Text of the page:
Hip hop in 2013 is an image obsessed culture.
In an era when up-and-coming rappers have a clothing line before a record deal, when Jay-Z is more empire than man, and the artist formerly known as Snoop Dogg can hawk everything from Hot Pockets to pet accessories, it’s safe to say hip hop these days tips the scales more towards style than substance.
But it wasn’t always that way.
It used to be the most influential rappers doubled as the best storytellers. The Slick Ricks, the KRS-Ones and the Rakims of the world could all paint a picture so vivid in their lyrics that it felt like you were actually living and breathing the stories they had put to wax.
A contemporary of those aforementioned wordsmiths is Masta Ace, a true icon of New York hip hop that’s stayed true to himself over a career spanning four different decades by delivering pure, unadulterated lyricism to his loyal and ever-growing fanbase.
Ace, born Duval Clear, has mostly eschewed mainstream success outside of a few hit singles in the mid-‘90s, delivering several classic conceptual records, like his latest LP MA Doom: Son of Yvonne, which would seem counterintuitive in an era where listeners’ attention spans are shorter than ever and music critics constantly bemoan the death of the album.
“I still have the desire to entertain people and the desire to transport people away from their regular lives into this world I create on these records,” said Ace from his Brooklyn home. “It’s actually fun to put these records together and try to make them cohesive and make sense.”
Son of Yvone, released in July, is dedicated to Ace’s mother, and is loosely based around his upbringing in ‘70s-era Brooklyn, with nostalgia-tinged beats produced by another underground icon, MF Doom.
Ace spent months driving around listening to Doom’s instrumentals until ideas for songs began popping into his head. The “quirky and strange” beats kept bringing Ace back to his childhood in Brooklyn’s notorious Brownsville neighbourhood.
“When I think about certain songs, certain eras of music, I become a kid again in my mind, and when that happens my mother’s still alive, my grandmother’s still alive and I’m just a kid in Brownsville going to the swimming pool, hanging out with my friends in the park listening to hip hop,” he said. “I’m always looking back musically and listening to things that transport me back because I can almost see and smell whatever I was seeing and smelling in 1976 when I was a kid growing up.”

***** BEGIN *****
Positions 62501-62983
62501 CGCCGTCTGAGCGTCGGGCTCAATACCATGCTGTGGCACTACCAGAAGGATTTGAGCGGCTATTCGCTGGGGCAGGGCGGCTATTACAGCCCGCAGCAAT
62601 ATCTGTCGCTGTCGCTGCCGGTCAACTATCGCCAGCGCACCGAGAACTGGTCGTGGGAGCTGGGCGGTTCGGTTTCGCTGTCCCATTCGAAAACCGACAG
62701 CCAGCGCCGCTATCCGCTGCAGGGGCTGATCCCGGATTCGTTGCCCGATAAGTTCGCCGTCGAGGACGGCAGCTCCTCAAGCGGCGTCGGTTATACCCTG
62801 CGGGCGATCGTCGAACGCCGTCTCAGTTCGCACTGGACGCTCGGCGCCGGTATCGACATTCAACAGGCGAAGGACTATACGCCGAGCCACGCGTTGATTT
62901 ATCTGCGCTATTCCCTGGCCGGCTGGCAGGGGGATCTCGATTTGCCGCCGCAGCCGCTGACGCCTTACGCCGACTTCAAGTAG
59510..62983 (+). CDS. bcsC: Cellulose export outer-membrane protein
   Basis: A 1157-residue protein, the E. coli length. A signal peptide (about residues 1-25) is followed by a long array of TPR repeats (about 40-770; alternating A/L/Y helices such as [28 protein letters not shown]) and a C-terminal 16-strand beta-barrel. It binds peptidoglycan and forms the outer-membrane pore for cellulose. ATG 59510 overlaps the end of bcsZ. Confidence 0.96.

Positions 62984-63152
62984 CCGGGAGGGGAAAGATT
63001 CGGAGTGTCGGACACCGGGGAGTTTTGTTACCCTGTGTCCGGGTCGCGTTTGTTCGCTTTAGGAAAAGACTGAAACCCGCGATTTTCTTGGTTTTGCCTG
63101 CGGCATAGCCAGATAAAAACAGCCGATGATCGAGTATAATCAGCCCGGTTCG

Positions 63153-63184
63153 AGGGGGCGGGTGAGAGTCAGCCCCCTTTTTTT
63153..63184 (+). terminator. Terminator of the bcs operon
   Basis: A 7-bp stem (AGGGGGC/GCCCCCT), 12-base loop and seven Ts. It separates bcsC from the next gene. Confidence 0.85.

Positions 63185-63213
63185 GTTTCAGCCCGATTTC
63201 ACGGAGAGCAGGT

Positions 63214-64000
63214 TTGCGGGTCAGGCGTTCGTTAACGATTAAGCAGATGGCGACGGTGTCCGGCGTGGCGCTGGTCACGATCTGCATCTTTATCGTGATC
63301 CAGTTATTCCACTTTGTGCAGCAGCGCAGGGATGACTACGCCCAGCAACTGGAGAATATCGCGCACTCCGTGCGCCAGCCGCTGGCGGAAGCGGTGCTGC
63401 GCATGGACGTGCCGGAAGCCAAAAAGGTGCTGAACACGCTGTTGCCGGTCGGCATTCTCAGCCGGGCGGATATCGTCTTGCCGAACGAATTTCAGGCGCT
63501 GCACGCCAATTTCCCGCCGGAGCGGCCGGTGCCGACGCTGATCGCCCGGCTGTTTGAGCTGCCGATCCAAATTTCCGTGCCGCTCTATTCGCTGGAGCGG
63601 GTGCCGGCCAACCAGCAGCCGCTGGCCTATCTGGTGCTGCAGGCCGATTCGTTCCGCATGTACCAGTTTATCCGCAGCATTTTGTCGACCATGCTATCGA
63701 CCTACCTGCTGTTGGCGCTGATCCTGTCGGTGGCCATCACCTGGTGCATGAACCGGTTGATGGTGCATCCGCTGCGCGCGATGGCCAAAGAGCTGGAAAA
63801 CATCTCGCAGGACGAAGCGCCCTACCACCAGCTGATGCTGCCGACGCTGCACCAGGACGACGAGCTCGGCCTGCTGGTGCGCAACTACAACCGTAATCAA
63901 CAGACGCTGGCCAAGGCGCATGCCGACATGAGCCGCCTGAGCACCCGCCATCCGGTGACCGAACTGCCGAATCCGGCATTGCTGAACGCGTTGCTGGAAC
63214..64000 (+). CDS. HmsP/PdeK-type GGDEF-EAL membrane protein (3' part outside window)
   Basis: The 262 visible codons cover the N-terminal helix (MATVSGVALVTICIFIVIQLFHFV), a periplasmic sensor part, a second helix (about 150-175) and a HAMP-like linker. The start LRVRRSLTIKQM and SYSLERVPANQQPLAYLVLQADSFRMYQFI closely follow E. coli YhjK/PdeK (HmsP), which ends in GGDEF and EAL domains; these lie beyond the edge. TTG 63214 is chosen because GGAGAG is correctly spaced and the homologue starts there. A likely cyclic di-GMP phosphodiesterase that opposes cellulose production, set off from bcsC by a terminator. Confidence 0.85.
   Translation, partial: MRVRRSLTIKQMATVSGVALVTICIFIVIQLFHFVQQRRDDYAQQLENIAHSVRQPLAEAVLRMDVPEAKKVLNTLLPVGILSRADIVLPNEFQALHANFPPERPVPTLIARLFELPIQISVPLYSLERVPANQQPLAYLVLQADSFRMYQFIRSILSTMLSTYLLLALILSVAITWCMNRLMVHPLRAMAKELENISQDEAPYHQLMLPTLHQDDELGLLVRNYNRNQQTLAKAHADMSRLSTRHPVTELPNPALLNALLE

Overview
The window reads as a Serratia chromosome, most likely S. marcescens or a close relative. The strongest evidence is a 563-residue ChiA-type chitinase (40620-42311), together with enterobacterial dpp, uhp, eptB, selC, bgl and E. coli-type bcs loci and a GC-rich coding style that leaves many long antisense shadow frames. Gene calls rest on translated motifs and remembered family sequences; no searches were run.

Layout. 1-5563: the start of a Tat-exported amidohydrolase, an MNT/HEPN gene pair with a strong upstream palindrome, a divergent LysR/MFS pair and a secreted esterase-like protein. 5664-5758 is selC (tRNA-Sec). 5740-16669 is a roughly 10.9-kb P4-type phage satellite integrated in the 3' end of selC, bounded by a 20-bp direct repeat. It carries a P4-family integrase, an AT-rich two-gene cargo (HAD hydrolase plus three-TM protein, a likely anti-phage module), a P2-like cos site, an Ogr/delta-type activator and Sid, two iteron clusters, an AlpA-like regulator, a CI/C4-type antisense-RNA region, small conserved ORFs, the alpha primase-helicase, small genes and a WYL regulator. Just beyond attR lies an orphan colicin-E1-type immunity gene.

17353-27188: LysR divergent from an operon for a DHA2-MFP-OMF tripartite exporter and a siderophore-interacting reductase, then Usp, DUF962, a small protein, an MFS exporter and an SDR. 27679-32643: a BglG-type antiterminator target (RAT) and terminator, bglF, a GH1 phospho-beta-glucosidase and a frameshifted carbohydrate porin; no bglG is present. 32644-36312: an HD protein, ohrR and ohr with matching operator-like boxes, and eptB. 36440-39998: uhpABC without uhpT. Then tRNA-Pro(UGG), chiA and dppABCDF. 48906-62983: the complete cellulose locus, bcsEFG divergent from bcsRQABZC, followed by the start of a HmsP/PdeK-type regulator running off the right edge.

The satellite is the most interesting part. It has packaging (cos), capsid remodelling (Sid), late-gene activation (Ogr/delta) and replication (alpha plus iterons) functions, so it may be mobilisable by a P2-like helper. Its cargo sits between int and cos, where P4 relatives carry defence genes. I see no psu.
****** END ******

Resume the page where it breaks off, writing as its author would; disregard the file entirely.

An interesting trend in Ace’s music over the years has been his push towards more sincere, meaningful lyrics, avoiding the braggadocio of his musical peers. “Keeping it real” has been a mantra in hip hop for almost as long as the genre has existed, but very few rappers can actually put their true inner thoughts on the page in an insightful way. Masta Ace has been doing it at least since his fourth album, 2001’s seminal concept album Disposable Arts, which described the MC’s enrollment in a fictional hip hop university to escape his troubled life in Brooklyn.
“I’ve said I’m dope in so many different ways that there has to be more to talk about,” said Ace, “so it’s just time to speak from the heart about my feelings, about my life situation and what I’m going through and share that with other people.”
While Masta Ace is widely recognized among hip hop heads as one of the game’s purest lyricists and most evocative storytellers — Eminem has cited him as a major influence — he has slipped under the radar of many contemporary hip hop fans. Part of that can likely be attributed to the fact that Ace’s style — first displayed in frenetic fashion on rap’s first real posse cut, 1988’s The Symphony — has transformed entirely over the years, so much so that the Ace of the late ‘80s and early ‘90s is virtually unrecognizable to the MC we hear today.
To his credit, Ace isn’t bothered that newer fans may not be familiar with his entire 24-year canon; in fact, it’s something he’s dealt with for a while.
“My first big hit record was (1993’s) Born to Roll; that record was on the radio everywhere around the country, and when I started going out to do shows based on that song, I was doing interviews with radio cats who had no clue of any records that I had released before,” he said. “They were asking me questions like ‘What does it feel like to have your first record out?’ They were clueless. I had to understand that that’s what it’s gonna be like because I was being exposed to a whole new audience of people.
“The fact that in my career, which spans a little over 20 years, I’ve been able to grab fans from different eras is pretty cool,” he said. “When you get all those different fan groups into a room together, you get some crazy energy.”
For an MC that played such an integral role in creating the New York sound, he’s not convinced hip hop in the Big Apple is headed in the right direction nowadays.
“If I base it on what I hear on the radio, New York hip hop is completely lost and confused,” he said. “I know that there’s good music out there, with artists trying to champion a new sound, but until those artists make it to the radio and change what we’re hearing, New York is lost.”
Here’s hoping Masta Ace can help New York hip hop find its way, as the legendary MC did so many years ago.
Ace plays Moe Joe’s Monday (March 11) at 9 p.m. He’ll rock the mic alongside fellow MC’s Wordworth and Stricklin, with Vancouver’s Ill Tone opening.
Tickets are $10 in advance at Billabong, Moe Joe’s or online at www.ticketzone.com.